Saturday, April 15, 2017

Saturday, April 15, 2017 — Shark Infested Clues


I found that today's puzzle from Cox & Rathvon demanded a bit of mental exertion. However, I did eventually manage to successfully navigate the treacherous waters.

I invite you to leave a comment to let us know how you fared with the puzzle.

Solution to Today's Puzzle

Falcon's Experience
- solved without assistance
- incorrect prior to use of puzzle solving tools
- solved with assistance from puzzle solving tools
- solved with aid of checking letters provided by puzzle solving tools
- solved but without fully parsing the clue
- yet to be solved

Legend: "*" anagram; "~" sounds like; "<" letters reversed

"( )" letters inserted; "_" letters deleted; "†" explicit in the clue

Primary indications (definitions) are marked with a solid underline in the clue; subsidiary indications (be they wordplay or other) are marked with a dashed underline in all-in-one (& lit.) clues, semi-all-in-one (semi-& lit.) clues and cryptic definitions. Explicit link words and phrases are enclosed in forward slashes (/link/) and implicit links are shown as double forward slashes (//).


1a   Shark // overdid the act, swallowing big bird (10)

HAMME(RHEA)D — HAMMED (overdid the act) containing (swallowing) RHEA (big bird)

The rhea[5] is a large flightless bird of South American grasslands, resembling a small ostrich with greyish-brown plumage.

The hammerhead[5] is a shark of tropical and temperate oceans that has flattened blade-like extensions on either side of the head, with the eyes and nostrils placed at or near the ends.

6a   Wild // mako swimming around (4)

AMOK* — anagram (swimming around) of MAKO

Scratching the Surface
The mako[5] (also mako shark) is a large fast-moving oceanic shark with a deep blue back and white underparts.

9a   Drops a line with a hook behind sort of square // knots (7)

T|ANGLES — ANGLES (drops a line with a hook) following (behind) T (sort of square; T-square[5], a T-shaped instrument for drawing or testing right angles)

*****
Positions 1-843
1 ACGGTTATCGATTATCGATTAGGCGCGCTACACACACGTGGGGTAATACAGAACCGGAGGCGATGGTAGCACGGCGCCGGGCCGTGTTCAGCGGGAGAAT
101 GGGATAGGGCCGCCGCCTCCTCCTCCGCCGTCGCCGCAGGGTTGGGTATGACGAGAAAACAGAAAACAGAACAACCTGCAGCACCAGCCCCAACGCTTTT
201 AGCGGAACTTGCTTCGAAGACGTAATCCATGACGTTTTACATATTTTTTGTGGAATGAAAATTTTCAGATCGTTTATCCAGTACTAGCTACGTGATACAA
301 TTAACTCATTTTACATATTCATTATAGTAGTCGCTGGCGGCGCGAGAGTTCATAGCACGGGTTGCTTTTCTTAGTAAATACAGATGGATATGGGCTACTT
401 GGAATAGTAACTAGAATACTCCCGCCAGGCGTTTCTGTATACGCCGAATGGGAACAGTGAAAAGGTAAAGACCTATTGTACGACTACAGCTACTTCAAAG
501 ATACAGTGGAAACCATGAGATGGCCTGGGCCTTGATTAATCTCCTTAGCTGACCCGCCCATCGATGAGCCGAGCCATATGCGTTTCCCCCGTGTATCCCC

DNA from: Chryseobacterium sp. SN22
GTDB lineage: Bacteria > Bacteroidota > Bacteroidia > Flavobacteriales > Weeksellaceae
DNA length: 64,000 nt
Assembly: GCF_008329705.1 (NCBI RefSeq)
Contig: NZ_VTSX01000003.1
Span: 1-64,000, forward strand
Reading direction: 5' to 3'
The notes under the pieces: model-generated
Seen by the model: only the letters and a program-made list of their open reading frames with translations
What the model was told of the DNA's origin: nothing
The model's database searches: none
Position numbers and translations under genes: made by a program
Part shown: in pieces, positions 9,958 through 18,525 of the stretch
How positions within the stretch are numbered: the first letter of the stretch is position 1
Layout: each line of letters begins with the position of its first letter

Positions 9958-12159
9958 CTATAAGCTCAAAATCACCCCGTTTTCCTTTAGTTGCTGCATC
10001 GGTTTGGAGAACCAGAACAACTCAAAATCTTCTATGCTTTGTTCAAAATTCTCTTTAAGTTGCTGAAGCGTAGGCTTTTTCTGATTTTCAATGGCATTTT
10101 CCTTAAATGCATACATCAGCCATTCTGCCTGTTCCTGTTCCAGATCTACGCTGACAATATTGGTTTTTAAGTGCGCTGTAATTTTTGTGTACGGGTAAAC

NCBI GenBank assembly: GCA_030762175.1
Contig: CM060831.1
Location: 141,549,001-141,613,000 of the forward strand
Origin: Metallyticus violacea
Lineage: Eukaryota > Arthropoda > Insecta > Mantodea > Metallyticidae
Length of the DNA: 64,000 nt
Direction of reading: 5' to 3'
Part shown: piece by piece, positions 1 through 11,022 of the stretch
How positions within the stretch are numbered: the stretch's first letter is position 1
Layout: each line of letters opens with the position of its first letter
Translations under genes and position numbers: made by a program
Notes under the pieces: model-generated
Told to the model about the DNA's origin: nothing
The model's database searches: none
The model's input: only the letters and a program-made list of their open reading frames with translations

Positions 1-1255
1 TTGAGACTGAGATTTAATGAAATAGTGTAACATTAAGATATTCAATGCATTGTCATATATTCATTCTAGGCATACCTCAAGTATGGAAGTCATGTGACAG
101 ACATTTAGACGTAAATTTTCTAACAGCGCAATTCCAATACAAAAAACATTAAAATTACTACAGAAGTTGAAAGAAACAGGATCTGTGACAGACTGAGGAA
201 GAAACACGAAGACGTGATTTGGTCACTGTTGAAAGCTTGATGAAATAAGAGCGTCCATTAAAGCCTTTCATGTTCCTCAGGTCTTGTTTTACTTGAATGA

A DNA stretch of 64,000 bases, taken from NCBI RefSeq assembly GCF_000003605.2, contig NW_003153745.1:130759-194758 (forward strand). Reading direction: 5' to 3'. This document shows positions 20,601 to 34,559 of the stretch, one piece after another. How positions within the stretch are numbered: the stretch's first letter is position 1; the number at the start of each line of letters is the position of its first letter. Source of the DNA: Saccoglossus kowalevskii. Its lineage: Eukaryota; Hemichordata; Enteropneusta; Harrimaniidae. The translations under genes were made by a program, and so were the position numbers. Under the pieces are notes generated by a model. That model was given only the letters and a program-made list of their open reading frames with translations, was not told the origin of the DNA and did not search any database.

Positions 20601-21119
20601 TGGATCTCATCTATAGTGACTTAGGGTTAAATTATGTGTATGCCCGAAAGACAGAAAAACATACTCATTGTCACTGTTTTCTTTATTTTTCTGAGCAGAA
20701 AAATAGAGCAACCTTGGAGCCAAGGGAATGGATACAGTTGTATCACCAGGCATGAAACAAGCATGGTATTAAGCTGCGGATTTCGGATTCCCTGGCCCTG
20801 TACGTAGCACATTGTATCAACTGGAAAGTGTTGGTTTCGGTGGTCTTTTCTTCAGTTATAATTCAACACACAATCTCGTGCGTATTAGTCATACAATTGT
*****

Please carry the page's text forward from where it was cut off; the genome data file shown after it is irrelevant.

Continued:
10a   Guys in boats // floating around San Remo (7)

OARSMEN* — anagram (floating around) of SAN REMO

Scratching the Surface
Sanremo[7] or San Remo is a city on the Mediterranean coast of western Liguria in north-western Italy. Founded in Roman times, the city of 57,000 is a tourist destination on the Italian Riviera.

12a   Leave me in tiny worker/’s/ dwelling (9)

A(PART|ME)NT — {PART (leave) + ME (†)} contained in (in) ANT (tiny worker)

"tiny worker" = ANT (show explanation )

The word "worker" and the phrase "social worker" are commonly used in cryptic crossword puzzles to clue ANT or BEE.

A worker[5] is a neuter or undeveloped female bee, wasp, ant, or other social insect, large numbers of which do the basic work of the colony.

In crossword puzzles, "worker" will most frequently be used to clue ANT and occasionally BEE but I have yet to see it used to clue WASP. Of course, "worker" is sometimes also used to clue HAND or MAN.

hide explanation

13a   Rodents eating last of mutton // chop (5)

MI(N)CE — MICE (rodents) containing (eating) N (last [letter] of muttoN)

14a   Seen from astern, smooth // boat bottoms (5)

KEELS< — reversal (seen from astern) of SLEEK (smooth)

16a   Biased writing // left in revised Act II (6)

{ITA(L)IC}* — L (left; abbrev.) contained in (in) anagram (revised) of ACT II

20a   Saint gets more advanced // degrees (6)

ST|AGES — ST (saint; abbrev.) + AGES (gets more advanced [in years])

21a   Trauma centre receiving the // old anaesthetic (5)

E(THE)R — ER (trauma centre; emergency room) containing (receiving) THE (†)

Ether[5] is a pleasant-smelling* colourless volatile liquid that is highly flammable. It is used as an anaesthetic and as a solvent or intermediate in industrial processes.

* Having been "put under" with ether on a number [no pun intended] of occasions as a child (many decades ago), my recollection is that the experience was anything but pleasant.

Delving Deeper
Diethyl ether[7] or simply ether, is an organic compound in the ether class. It is a colorless, highly volatile flammable liquid. It is commonly used as a solvent in laboratories and as a starting fluid for some engines. It was formerly used as a general anesthetic, until non-flammable drugs were developed, such as halothane. It has been used as a recreational drug to cause intoxication.

Here and There